• South Korea prosecutors seek the arrest of Samsung heir Jay Y. Lee on bribery allegations as part of a political corruption scandal, sending the tech firm's shares deeper into the red. 
    • Seeing eye-to-eye. Luxottica and Essilor agree a 46 billion euro merger to create an eyewear giant in one of Europe's biggest cross-border deals. 
    • The director of the CIA warns Donald Trump to watch his words as the President-elect hints he may discard sanctions against Russia, but aides deny reports he is planning to meet Vladimir Putin. 
    Comment ()
  • World leaders and senior executives are converging on the Swiss Alpine resort of Davos for the World Economic Forum's annual meeting. 

    The event begins just days before Donald Trump's inauguration. But the president-elect has decided not to send representatives to the event, after running a presidential campaign that was highly critical of the 'global elite'. 

    However Klaus Schwab, the Founder of the World Economic Forum, has hit back at claims that Davos attendees are out of touch with everyday people. Speaking to CNBC, he said that the event has long warned about the destabilizing forces globalization could unleash. 

    We have to make globalization more fair, Klaus Schwab, the executive chairman of the WEF, said in an interview with CNBC. "But when we talk about globalization we should not just look at it just from a western perspective but from a global perspective.


    In the last 20-30 years globalization has been part of a lot of good things, particularly for the developing world, it has created hundreds of millions of jobs especially in Asia. So we should not condemn globalization. We should make it work better.

    Comment ()
  • Former French Prime Minister Manuel Valls is trailing his main left-wing rival following a televised debate yesterday.  According to a poll by Elabe, the former economy minister, Arnaud Montebourg was 'more convincing' to 29 percent of viewers, while Valls took 26 percent. 

    The former Prime Minister was forced to defend his stance on immigration, saying that France needs to control its borders. Montebourg hit back saying that more needs to be done to address the causes of migration.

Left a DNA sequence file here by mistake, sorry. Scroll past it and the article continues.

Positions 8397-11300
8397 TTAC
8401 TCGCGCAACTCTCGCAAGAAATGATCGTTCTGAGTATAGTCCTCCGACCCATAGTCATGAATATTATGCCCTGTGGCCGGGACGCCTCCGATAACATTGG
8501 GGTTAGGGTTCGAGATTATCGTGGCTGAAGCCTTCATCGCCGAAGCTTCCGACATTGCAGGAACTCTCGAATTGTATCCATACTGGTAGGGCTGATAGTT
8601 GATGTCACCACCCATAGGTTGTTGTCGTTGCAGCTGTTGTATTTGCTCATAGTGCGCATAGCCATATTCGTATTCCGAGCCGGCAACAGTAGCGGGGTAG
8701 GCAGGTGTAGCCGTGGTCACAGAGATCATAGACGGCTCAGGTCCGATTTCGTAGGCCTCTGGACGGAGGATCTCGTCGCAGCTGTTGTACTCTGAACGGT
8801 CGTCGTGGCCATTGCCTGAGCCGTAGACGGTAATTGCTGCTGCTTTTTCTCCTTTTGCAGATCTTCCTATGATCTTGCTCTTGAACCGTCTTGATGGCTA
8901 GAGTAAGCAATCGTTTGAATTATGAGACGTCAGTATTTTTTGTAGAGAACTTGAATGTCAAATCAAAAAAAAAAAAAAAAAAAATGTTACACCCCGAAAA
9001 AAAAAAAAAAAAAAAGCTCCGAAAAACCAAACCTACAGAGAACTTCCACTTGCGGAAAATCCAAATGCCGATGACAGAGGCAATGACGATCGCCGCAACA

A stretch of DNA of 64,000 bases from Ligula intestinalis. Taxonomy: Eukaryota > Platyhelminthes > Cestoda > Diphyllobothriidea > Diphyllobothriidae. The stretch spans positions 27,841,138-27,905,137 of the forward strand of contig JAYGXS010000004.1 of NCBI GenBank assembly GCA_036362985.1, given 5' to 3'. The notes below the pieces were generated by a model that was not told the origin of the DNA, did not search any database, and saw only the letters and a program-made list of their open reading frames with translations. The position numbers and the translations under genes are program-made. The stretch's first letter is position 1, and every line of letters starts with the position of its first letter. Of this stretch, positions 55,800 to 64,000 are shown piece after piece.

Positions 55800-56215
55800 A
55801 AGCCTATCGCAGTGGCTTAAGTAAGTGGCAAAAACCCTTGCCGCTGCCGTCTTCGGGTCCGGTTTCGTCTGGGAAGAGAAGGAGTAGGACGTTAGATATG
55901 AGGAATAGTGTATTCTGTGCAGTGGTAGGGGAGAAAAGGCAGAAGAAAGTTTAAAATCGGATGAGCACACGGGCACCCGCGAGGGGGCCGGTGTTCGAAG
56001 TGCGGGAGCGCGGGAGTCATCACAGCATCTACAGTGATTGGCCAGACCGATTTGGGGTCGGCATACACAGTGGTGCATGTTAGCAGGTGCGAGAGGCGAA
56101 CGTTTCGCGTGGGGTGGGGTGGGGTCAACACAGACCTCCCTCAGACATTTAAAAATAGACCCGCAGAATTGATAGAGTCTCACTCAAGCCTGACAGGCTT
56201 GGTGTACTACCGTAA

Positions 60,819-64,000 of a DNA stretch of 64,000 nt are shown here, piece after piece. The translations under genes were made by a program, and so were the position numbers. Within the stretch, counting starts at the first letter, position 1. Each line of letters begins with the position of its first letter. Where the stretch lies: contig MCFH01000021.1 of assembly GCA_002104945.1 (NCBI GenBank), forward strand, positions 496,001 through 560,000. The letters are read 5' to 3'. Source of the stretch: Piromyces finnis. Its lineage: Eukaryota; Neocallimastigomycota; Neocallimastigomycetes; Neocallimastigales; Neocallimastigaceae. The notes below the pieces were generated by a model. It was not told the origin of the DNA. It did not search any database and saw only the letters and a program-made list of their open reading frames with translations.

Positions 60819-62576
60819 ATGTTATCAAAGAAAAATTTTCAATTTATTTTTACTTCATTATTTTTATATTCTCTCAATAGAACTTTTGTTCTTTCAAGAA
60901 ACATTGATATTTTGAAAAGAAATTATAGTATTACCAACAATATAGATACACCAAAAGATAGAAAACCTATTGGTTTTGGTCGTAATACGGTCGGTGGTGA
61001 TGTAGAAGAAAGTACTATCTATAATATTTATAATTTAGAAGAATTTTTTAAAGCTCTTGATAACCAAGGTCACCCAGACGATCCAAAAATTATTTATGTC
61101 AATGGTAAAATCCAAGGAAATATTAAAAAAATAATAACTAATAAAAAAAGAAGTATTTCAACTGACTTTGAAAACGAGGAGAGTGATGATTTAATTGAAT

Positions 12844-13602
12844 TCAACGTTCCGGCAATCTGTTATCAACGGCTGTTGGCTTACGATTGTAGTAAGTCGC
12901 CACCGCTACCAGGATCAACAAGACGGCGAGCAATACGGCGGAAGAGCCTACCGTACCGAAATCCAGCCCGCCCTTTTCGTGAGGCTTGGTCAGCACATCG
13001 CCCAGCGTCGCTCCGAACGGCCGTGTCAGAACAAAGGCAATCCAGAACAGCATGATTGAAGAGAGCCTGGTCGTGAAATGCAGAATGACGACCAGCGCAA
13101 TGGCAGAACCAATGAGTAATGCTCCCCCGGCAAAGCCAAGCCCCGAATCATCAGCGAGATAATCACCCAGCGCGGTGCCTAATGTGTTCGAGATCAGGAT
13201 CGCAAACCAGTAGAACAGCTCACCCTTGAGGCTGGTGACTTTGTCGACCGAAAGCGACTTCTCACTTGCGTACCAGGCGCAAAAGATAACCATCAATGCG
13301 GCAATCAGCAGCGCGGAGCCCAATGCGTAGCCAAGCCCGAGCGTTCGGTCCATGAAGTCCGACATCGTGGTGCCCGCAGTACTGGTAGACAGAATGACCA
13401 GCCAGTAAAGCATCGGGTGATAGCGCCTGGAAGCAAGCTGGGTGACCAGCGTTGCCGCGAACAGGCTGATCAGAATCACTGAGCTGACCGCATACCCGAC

Aarti Shankar, Policy Analyst at Open Europe joins us live to discuss more:
    It looks like Francois Fillon is still the front runner in all these elections and we still have three or four months to go and a lot can change. Marine Le Pen has seen the strength of her lead narrow. 


    The benefit of the Macron campaign is very new and very energetic. He is trying to create the impression of an anti-establishment cabinet. 

    Comment ()
  • Time for World Markets Live TL;DR now. Let's see what Uptin has for us today:


    Comment ()
  • CIA Director John Brennan has warned President-elect Donald Trump to be careful about what he says, suggesting the incoming President's spontaneity could be harmful to national security. The outgoing CIA Chief spoke on Fox News Sunday.


    It's about the United States and our national security. And he has to make sure that now that he's going to have an opportunity to do something for our national security as opposed to talking and tweeting, he's going to have tremendous responsibility to make sure that US and national security interests are protected and our advanced.

    Comment ()
  • Trump fired back at Brennan, saying that the CIA Director "could not have done worse" given the conflicts in Syria, Crimea, Ukraine and Russia. He also suggested Brennan may have responsible for leaking the unsubstantiated Russian dossier last week. 

    Comment ()
  • Iran's deputy foreign minister says the country's historic nuclear deal will not be renegotiated. 

    Speaking at a press conference one-year on from the landmark agreement, the senior nuclear negotiator sent a warning to the United States ahead of Donald Trump's inauguration, saying  the U.S. must remain committed to the pact.  

    Comment ()
  • Coming up on the show: Donald Trump lashes out at what he calls Angela Merkel's migrant mistake.

    We'll talk to the Germany's Deputy Finance minister to get his take - after this break. 

    Comment ()
  • Here are your top headlines at this hour:

    • A sell-off accelerates in Asia, led by China's Shenzhen which sinks as a number of companies hit their daily downside limit. 
    • Sterling gets a pounding ahead of Theresa May's key Brexit speech, as investors predict the Prime Minister will announce plans to fully break away from the EU's common market. 
    • South Korea prosecutors seek the arrest of Samsung heir Jay Y. Lee on bribery allegations as part of a political corruption scandal, sending the tech firm's shares deeper into the red. 
    • Seeing eye-to-eye. Luxottica and Essilor agree a 46 billion euro merger to create an eyewear giant in one of Europe's biggest cross-border deals.